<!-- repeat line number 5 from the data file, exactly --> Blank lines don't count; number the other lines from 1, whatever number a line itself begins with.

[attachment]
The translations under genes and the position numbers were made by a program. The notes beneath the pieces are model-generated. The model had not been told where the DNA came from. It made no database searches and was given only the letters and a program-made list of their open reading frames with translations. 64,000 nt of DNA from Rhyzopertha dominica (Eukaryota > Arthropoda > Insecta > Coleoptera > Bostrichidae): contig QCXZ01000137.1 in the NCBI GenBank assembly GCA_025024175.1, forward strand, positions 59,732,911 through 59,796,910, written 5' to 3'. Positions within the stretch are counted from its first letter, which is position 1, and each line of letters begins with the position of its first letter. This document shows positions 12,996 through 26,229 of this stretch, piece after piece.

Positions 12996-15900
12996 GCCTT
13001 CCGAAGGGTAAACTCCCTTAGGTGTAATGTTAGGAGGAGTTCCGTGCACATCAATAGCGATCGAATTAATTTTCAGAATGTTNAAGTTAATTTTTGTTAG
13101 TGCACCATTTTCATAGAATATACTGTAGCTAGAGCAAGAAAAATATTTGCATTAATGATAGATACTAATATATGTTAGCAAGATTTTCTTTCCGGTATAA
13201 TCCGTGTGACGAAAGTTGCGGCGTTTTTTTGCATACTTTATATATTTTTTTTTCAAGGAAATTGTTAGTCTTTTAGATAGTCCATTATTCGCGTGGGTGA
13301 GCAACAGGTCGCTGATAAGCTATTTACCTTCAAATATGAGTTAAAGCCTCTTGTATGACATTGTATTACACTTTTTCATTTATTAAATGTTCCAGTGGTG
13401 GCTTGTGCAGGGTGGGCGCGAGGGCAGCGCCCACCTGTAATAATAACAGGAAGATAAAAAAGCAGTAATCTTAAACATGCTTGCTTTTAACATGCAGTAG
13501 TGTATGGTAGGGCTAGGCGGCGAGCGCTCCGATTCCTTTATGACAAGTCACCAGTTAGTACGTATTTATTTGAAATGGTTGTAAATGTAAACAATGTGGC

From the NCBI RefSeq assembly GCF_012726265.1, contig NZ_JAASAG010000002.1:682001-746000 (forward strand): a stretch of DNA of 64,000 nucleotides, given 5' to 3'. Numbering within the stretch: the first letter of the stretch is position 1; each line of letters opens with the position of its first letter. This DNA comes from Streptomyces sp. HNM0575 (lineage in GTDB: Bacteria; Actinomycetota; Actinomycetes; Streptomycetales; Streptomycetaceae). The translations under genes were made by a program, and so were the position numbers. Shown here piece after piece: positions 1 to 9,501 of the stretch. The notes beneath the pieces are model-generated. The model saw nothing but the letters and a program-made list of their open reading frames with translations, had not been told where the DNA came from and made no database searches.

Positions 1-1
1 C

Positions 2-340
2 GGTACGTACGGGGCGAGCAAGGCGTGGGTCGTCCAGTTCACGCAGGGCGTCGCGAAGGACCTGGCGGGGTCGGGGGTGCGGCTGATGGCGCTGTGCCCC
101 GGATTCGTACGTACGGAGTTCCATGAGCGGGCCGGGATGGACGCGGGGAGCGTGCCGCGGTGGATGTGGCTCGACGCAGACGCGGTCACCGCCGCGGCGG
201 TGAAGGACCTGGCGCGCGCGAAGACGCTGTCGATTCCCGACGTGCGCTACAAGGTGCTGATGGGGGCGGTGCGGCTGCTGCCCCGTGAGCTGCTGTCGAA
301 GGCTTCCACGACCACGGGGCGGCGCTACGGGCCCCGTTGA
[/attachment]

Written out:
13101 TGCACCATTTTCATAGAATATACTGTAGCTAGAGCAAGAAAAATATTTGCATTAATGATAGATACTAATATATGTTAGCAAGATTTTCTTTCCGGTATAA